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- Australian politician
Some South Australian students will return to the classroom on schedule with others to learn online for at least two weeks under changes for the new school year.
Under the plan, influenced by the ongoing surge in COVID-19 cases, schools will open on schedule on January 31 for children of essential workers and for students considered vulnerable.
Students in reception, years 1, 7, 8 and 12 will then return on February 2 with other years resuming face-to-face learning from February 14.
Students facing the longer delay will learn online for the first two weeks of term one.
Premier Steven Marshall said a range of options was considered but the strong advice from education officials supported the "hybrid" model.
"We know there was always going to be disruptions for the start of term one," Mr Marshall said on Thursday.
"We want to get as many people into the classroom as possible but we've also got to be mindful of making sure it's safe for students, for our staff and, more broadly, the entire state," he said.
"The reality is there were no easy solutions. There was no simple, clear-cut way of doing this.
"This is a solution which gets the balance right."
Mr Marshall said SA did not intend to close schools should there be infections among staff or students.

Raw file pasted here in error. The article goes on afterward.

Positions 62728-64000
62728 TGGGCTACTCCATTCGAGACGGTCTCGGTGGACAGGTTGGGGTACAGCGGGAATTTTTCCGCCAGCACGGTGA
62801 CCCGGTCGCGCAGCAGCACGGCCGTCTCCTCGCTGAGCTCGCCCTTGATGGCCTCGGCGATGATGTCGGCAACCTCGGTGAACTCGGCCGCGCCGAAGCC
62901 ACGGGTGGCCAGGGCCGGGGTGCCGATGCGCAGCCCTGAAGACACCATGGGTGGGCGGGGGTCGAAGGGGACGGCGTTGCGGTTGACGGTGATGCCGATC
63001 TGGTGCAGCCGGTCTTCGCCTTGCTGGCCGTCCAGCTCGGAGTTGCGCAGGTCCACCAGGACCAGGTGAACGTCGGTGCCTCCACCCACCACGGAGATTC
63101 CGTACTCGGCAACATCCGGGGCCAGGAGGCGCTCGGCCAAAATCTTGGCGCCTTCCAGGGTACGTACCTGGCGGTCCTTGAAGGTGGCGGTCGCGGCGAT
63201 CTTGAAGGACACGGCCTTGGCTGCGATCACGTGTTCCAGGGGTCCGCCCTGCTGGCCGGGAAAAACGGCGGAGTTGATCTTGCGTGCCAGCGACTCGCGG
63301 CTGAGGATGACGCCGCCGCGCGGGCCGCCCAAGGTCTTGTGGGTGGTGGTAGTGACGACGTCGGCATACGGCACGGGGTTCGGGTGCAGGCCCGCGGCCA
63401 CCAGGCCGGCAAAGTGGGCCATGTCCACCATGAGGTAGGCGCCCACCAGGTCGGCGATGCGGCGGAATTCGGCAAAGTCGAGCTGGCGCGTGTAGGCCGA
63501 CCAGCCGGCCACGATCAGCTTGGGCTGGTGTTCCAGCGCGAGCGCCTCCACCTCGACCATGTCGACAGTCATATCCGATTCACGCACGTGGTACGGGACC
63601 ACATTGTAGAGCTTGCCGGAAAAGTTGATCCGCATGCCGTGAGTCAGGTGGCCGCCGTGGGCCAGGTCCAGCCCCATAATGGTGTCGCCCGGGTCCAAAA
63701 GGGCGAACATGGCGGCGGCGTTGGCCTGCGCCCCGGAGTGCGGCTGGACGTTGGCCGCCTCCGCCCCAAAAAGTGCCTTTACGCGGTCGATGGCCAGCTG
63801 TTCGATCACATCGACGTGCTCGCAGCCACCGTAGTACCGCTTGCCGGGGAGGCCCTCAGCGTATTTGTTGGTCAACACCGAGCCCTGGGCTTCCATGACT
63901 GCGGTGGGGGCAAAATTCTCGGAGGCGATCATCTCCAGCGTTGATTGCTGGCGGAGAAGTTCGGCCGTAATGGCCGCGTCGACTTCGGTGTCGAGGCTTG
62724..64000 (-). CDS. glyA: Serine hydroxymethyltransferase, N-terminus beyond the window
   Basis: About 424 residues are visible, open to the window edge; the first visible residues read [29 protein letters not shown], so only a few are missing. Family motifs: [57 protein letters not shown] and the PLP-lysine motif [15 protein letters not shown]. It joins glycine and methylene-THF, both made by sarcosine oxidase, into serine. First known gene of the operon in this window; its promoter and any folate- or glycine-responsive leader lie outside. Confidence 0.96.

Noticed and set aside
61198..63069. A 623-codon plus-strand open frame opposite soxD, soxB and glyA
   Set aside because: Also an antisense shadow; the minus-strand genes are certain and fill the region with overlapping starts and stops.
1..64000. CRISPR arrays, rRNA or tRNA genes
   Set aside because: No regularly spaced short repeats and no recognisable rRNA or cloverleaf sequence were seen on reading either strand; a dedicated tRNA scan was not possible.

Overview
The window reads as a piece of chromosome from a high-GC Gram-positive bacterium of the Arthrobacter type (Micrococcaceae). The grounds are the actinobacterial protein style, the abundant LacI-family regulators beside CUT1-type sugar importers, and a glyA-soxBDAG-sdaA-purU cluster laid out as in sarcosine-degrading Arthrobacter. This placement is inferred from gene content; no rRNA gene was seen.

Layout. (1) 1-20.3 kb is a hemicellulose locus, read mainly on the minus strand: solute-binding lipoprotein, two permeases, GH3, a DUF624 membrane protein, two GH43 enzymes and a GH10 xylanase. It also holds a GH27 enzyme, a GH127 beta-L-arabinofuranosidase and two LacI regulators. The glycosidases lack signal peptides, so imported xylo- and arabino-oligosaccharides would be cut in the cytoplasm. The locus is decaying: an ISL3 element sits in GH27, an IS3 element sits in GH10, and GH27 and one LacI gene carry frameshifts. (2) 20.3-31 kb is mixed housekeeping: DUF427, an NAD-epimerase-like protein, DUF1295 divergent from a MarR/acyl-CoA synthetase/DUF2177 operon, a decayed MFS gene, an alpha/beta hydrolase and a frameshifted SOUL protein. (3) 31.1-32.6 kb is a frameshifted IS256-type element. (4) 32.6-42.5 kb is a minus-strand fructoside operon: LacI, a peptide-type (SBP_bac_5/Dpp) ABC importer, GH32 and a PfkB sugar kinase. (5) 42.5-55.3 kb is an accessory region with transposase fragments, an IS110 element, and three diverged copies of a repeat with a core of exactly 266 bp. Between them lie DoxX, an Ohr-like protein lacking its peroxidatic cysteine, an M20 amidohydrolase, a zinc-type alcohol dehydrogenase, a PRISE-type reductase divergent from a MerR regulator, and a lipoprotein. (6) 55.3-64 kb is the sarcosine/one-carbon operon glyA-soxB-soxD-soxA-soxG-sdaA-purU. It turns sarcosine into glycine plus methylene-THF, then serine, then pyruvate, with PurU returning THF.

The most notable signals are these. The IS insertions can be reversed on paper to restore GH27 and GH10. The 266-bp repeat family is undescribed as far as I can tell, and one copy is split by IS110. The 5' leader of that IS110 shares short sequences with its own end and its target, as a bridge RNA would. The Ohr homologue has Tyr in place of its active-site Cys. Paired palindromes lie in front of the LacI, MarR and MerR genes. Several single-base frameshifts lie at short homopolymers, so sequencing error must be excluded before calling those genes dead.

The changes for the school year came as SA reported another 3669 new COVID-19 infections and four more deaths, two men in their 80s and two women in their 70s.
The latest deaths take the toll since the start of the pandemic to 30 while SA has 32,516 active infections.
SA Health said 225 people were in hospital with the virus, including 26 in intensive care and seven on ventilators.
Also on Thursday, South Australia introduced new rules for close contacts of cases to have rapid antigen tests rather than a PCR swab.
Anyone who tests positive will be required to report the result through an online system, and failure to report could result in a $1000 fine.
Mr Marshall on Wednesday said mandatory reporting was about getting as much real data into the system as possible to help model the likely trajectory of the current outbreak.
That latest modelling is due to be released on Friday.
Close contacts will be provided with two free RATs which they should use on days one and six while isolating.
The tests will initially be provided through one site established in the Adelaide parklands but more locations will follow.
The parklands site has the capacity to handle about 13,000 people a day and quickly attracted a long queue on Thursday.